I am 30 years old and have worked for almost a decade writing on the retail industry. Now I want to start a business of my own. All I have is the money, a great network with industry people, and I love shopping and trying new stuff. Do you think anything can work out of this?
It is not a surprise that the retail business in India is today a Rs 1,330,000-crore business. Let us just say that it spreads larger than the film and telecom industries. It has so much of potential, and it can easily be touted as a pillar of economy with its 14- to 15-per cent contribution of the GDP. Today, with an 8 per cent of organised retail, a bulk of opportunities awaits entrepreneurs eyeing to carve out their growth stories in the ever-expanding business. The time is ripe for you to start your own retail business.
By ‘love shopping and trying new stuff’ I am assuming you are hinting at the clothing retail business (it is the second largest segment sitting at Rs 1,31,300 crore). Also, it seems like you have cash reserves to start your own business, the contacts (vendors, suppliers, etc) are in place, a decade of experience and the passion to buy and to try out new clothing and accessories. The years spent in the industry should give you a head start into identifying potential customers, evaluating economic conditions, locating competition and suppliers and assessing the value of your business idea. Small retailers in your segment will be your competitors, until, of course, you are not a brand. Focus on personalised service and find an apt location to provide a brilliant service. Good luck!
From past 20 years, I am running an ice cream parlour. Actually, this has been our family business as my father used to make and sell traditional kulfis which is still running. We are quite famous in Rajkot, Gujarat, where I am based, and we have become sort of a local brand. I was thinking if I can start giving franchising as a lot of people here love our work and want to partner with us. But I don’t know as to when do businesses become big enough that they can offer franchising instead of simply opening another new branch. What can be done in this case?
It depends on business to business. The immediate next step after you qualify yourself as a franchisor is to ascertain whether you have a business that lends itself to franchising. Objectively speaking, once you have reached capital break-even, the time is ripe for the business to be called franchise-worthy. And you are there for 20 years. This is the real acid test of franchising a product or service. A franchised business must not only be profitable, but also allow enough profits after paying royalty for the franchisees to earn an adequate return on their investment of time and money.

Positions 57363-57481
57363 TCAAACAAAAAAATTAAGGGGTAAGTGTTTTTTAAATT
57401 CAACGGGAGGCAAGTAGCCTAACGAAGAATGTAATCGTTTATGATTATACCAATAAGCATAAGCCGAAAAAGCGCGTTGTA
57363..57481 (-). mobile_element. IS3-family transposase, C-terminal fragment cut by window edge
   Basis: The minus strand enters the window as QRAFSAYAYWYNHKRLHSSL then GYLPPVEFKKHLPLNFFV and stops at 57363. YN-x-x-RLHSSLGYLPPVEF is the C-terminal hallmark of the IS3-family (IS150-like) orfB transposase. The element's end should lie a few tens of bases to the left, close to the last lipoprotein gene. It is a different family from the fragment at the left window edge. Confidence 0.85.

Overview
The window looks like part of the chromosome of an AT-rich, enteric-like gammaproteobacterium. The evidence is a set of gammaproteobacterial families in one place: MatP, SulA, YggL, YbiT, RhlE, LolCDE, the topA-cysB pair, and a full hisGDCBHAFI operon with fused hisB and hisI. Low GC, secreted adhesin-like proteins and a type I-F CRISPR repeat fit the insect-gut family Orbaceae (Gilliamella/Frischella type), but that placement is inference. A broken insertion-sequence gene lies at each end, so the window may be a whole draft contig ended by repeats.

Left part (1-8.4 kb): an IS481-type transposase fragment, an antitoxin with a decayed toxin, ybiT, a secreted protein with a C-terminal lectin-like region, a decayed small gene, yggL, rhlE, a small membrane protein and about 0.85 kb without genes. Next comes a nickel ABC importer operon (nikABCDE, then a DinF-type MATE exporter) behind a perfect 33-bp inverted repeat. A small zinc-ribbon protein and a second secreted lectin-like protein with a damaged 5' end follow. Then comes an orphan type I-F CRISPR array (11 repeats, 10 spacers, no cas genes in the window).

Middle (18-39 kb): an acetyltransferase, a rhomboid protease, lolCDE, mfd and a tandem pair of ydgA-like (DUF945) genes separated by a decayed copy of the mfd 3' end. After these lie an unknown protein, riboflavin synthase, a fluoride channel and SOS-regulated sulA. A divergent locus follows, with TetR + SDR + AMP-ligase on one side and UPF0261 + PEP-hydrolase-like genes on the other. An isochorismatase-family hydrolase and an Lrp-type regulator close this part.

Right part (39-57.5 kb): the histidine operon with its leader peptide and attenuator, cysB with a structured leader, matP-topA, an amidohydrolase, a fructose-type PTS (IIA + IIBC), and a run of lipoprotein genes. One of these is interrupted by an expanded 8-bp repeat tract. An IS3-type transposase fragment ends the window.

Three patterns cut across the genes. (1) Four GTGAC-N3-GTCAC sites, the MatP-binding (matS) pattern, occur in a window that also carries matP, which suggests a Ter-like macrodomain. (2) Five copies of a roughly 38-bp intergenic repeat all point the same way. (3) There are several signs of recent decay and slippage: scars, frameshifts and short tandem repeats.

Profitability is relative, and therefore, must be measured against investment to provide a meaningful number. Typically, a franchisee should achieve a return on investment of at least 20 per cent by the second or third year of operations. After that comes the operational break-even of the first store, which needs to be achieved before venturing out and starting a franchise. Consolidate your operations to be a franchisor. It is difficult to make accurate forecast in the initial days of your business.
As operations stabilise, you will be able to get accurate sale forecast and you should be able to adjust your ordering (procurement) accordingly. The need for attaining operational efficiency is two-fold: first, to ensure that your business operation moves smoothly, and second, you can keep a check on costs while accounting for all expenses. Keep your costs under control and know when you have to increase prices to account for increased costs. A refined prototype (operations) is necessary to demonstrate a proven system, which is generally instrumental in the training of franchisees. The prototype will also act as a testing ground for new products, services, marketing techniques, merchandising and operational efficiencies.
Subjectively speaking, the moment you feel (it could be in a couple of years of starting your business or even more) that you can sell your franchise to yourself, the time is ideal for you to get into franchising.
I am a small manufacturer of plastic products based in Mysore. I sell my products in southern region only. I have started my business few months back. Fortunately, in few weeks after starting the business, I started getting lots of orders but then it also put me under pressure to deliver on time due to manpower crunch. Gradually, I realised that in order to meet the deadline there has been a compromise on quality. How should I take care of both of them?
Never compromise on the quality of your products at all. Quality should be a major consideration. That should answer the second part of the question. To answer the first, explore outsourcing until the situation subdues. Manpower shortage is indeed a serious issue, since your company is unable to meet the growing requirements. Outsourcing is a common and
a viable option. Similarly, it will be good to have recruiting partners to supply you with part-time employees for peak seasons or periods and replacements to take care of attrition. Also efforts should be made to retain the current employees working for you.
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